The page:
4.17         The Council is planning to review and update the Public Realm Implementation Framework and adopt it as a Supplementary Planning Document. The review will take into account its effectiveness so far, the need to extend its area of coverage to be contiguous (adjoining) with the Central Area as defined in this plan and its potential to assist with the greening of the Central Area. Until the review has been completed the approach to the public realm should be consistent with that in the existing Public Realm Implementation Framework.


Within the Central Area changes to the public realm should be consistent with the Public Realm Implementation Framework. 

The following areas will be prioritised as areas requiring major improvements to the existing public realm:

 •     Abington Street

•     The Drapery

•     Market square

•     Grosvenor Centre development site


4.18         Green infrastructure covers all types of green spaces and the linkages between them, as well as the various activities they support and the functions they provide. Green infrastructure assets within the Central Area can be generally categorised under the following headings:
• Green Corridors (rivers, canals, cycle routes, public rights of way and pathways)
• Open Spaces (parks, playing pitches, allotments, local areas of play, neighbourhood areas of play, informal open spaces, nature reserves, and churchyards)
• Urban Green Space (street trees, verges, gardens and green roofs)

4.19         The open and green spaces within the Central Area are identified on the ‘Proposals Map’ and also in Appendix: D ‘Open Spaces within the Central Area: Type and Function’.

4.20         Green infrastructure is particularly important in an urban area. The Central Area Action Plan will seek to create and enhance a multi-functional network of connected open spaces, which will:
• Help mitigate and adapt to climate change
• Enhance and enrich biodiversity habitats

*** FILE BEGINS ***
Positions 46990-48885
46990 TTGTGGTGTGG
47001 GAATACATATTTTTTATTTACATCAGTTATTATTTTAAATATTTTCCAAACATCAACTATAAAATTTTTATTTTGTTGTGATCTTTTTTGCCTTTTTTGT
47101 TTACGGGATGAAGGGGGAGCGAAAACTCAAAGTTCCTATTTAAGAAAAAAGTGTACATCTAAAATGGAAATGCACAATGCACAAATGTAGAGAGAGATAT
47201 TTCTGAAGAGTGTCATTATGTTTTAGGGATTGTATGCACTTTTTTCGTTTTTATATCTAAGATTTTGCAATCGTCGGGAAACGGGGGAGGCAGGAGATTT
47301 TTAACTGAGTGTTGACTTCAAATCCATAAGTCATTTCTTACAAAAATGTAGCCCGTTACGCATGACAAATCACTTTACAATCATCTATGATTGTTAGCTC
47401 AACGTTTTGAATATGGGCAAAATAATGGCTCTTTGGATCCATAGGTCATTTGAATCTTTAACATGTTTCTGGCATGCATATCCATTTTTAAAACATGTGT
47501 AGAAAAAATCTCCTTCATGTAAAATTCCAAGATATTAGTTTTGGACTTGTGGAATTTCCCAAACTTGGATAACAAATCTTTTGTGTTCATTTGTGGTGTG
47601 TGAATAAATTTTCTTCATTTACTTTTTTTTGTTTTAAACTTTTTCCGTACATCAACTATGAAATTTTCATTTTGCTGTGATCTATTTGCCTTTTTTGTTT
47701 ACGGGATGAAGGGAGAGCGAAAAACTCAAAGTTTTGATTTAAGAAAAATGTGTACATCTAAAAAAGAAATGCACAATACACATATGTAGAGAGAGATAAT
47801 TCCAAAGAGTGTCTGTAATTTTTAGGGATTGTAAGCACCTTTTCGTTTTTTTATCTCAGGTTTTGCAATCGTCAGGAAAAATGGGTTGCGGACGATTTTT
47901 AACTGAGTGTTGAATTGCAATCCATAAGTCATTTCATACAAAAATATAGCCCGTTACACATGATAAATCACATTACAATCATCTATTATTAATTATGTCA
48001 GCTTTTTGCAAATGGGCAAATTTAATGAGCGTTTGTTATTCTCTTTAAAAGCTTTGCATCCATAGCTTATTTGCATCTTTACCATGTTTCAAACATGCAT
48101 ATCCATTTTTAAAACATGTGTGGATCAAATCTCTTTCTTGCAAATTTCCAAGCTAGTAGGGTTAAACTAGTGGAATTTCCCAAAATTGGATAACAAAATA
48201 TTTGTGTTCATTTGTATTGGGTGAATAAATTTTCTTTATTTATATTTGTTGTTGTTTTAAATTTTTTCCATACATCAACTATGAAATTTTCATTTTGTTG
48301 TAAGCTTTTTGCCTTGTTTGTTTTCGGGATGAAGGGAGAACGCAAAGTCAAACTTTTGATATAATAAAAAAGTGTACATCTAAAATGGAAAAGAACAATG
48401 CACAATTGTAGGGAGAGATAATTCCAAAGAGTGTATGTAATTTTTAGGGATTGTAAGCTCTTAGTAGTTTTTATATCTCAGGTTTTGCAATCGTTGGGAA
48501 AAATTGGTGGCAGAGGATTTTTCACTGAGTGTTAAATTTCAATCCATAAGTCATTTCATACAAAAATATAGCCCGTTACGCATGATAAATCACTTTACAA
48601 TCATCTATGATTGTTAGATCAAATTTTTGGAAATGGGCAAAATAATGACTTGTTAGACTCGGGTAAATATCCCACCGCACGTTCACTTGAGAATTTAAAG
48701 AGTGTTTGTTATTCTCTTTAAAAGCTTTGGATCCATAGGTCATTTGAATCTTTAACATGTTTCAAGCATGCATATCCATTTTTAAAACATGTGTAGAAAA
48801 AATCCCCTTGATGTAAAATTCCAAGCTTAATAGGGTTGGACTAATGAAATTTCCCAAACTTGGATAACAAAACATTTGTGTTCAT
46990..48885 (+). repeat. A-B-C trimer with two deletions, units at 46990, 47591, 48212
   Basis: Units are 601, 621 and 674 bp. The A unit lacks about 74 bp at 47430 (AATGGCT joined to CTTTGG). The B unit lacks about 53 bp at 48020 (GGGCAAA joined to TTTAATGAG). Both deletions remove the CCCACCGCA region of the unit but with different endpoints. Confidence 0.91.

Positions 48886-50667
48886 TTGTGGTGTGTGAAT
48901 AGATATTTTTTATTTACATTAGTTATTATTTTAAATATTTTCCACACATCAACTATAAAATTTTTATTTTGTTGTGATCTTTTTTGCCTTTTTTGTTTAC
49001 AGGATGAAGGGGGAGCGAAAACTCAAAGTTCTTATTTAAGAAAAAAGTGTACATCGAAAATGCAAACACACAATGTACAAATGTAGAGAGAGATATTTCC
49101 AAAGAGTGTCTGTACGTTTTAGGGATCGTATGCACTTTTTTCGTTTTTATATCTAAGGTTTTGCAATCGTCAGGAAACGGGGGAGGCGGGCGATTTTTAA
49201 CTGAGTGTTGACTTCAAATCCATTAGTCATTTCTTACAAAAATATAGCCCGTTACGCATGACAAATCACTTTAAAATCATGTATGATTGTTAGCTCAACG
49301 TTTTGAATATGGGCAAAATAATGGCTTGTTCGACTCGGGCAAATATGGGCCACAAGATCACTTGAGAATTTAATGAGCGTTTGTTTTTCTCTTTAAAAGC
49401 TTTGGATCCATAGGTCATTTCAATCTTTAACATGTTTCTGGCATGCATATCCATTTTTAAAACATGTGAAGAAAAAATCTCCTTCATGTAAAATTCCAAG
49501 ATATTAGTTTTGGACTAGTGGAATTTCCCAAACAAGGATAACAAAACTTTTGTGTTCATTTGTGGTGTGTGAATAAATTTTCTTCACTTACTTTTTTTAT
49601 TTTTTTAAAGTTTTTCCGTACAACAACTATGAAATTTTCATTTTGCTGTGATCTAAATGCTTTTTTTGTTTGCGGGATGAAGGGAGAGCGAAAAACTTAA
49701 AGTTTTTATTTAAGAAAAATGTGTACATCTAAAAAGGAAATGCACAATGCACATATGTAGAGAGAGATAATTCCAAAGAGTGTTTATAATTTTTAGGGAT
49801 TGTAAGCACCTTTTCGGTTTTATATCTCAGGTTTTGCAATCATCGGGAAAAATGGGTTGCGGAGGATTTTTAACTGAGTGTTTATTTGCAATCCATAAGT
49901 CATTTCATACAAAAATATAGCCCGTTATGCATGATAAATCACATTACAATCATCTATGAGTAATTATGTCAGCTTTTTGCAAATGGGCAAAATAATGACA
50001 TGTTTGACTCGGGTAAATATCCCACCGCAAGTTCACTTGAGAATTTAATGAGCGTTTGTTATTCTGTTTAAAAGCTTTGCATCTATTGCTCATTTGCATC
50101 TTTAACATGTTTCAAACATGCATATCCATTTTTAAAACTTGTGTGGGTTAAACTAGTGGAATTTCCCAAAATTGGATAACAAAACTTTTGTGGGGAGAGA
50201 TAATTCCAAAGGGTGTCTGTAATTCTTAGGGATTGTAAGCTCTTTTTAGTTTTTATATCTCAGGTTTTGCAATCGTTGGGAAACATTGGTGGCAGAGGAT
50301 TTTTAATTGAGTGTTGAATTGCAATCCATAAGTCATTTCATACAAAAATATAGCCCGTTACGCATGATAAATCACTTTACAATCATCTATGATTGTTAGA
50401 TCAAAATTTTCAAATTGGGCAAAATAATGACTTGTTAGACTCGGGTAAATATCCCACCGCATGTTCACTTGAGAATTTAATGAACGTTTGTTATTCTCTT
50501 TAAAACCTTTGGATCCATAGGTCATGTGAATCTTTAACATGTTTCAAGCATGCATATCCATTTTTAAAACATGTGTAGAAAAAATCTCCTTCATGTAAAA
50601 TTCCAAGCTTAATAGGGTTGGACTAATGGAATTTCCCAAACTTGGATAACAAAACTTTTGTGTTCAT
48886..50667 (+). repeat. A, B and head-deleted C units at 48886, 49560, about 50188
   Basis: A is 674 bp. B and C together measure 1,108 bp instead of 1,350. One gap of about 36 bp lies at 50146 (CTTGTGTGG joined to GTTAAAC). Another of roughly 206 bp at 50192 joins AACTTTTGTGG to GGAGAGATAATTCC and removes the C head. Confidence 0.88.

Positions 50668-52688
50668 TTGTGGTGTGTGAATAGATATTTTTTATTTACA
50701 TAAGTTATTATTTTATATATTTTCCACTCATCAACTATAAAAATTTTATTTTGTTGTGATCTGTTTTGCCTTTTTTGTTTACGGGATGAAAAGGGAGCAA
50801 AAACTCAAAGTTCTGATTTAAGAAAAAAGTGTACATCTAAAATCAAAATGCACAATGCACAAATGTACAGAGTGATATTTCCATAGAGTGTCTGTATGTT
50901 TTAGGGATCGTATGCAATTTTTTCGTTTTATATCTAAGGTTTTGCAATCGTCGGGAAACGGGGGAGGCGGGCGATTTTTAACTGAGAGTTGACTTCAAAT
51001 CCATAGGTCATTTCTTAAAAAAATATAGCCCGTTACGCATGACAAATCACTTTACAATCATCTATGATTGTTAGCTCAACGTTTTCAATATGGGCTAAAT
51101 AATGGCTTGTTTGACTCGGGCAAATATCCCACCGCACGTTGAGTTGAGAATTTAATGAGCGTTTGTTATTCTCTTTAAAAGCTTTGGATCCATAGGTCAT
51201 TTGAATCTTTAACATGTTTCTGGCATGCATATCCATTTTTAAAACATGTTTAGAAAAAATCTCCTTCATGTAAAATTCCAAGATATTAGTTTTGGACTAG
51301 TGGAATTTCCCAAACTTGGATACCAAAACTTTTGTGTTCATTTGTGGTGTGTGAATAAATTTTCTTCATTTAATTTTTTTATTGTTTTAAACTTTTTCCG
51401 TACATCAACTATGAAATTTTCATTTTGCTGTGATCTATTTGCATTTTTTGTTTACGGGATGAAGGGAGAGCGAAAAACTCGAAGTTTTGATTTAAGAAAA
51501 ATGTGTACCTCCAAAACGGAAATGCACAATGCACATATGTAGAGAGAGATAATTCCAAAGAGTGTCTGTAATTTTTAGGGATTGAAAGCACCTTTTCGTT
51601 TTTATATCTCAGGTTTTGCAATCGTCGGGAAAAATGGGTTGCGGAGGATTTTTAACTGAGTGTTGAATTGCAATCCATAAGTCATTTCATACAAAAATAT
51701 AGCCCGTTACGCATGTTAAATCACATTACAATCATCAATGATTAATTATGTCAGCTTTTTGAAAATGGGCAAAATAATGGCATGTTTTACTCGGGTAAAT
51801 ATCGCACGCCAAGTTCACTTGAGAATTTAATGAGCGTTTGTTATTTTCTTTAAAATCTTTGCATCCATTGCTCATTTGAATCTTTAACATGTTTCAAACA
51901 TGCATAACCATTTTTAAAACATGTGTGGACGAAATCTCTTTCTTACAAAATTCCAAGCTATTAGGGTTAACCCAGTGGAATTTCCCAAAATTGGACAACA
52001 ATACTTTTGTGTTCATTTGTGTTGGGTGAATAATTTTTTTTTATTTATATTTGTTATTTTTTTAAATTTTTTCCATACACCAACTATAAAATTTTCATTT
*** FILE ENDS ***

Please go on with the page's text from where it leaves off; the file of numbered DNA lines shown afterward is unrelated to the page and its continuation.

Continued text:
• Integrate sustainable urban drainage
• Provide recreation opportunities and a movement network for pedestrians, cyclists and wildlife
• Create a sense of place
• Improve air quality
• Enhance river and canal corridor management

4.21         The Northampton Landscape Sensitivity and Green Infrastructure Study16 identifies key sub-regional green infrastructure corridors. Within the Central Area this is primarily associated with the River Nene, its Brampton Arm and the Grand Union Canal. The river and canal has the potential to reconnect the Central Area with the wider countryside as part of this green corridor. It has various important functions containing a large proportion of the Central Area’s parks and semi-natural space. The river and canal are generally of low environmental quality, significantly underutilised and much of the adjoining development does not provide clear and defined frontages.

4.22         The opportunity for the development of high quality buildings and green space that enhances the recreational, movement and biodiversity opportunities is addressed in Policies 25-30 which relate to The Waterside. In addition, the Avon/ Nunn Mills/ Ransome Road development offers the opportunity for a substantial green corridor to link Becket’s Park and the River Nene to Delapre Park.

4.23         There are some publicly accessible open spaces in Northampton Central Area that offer important opportunities for recreation, sport and play; as well as delivering benefits for biodiversity. These contribute to the attractiveness of the area as well as enriching the quality of lives of residents and visitors. Currently there is a deficit in the provision of open space for children and young people within the Central Area. The Open Space Audit17 assessed how accessible open space is to residents. It identified that all Central Area residents had acceptable access to open space; however the quality of that space might not be high. There were also significant areas with deficient access to allotments and children’s play.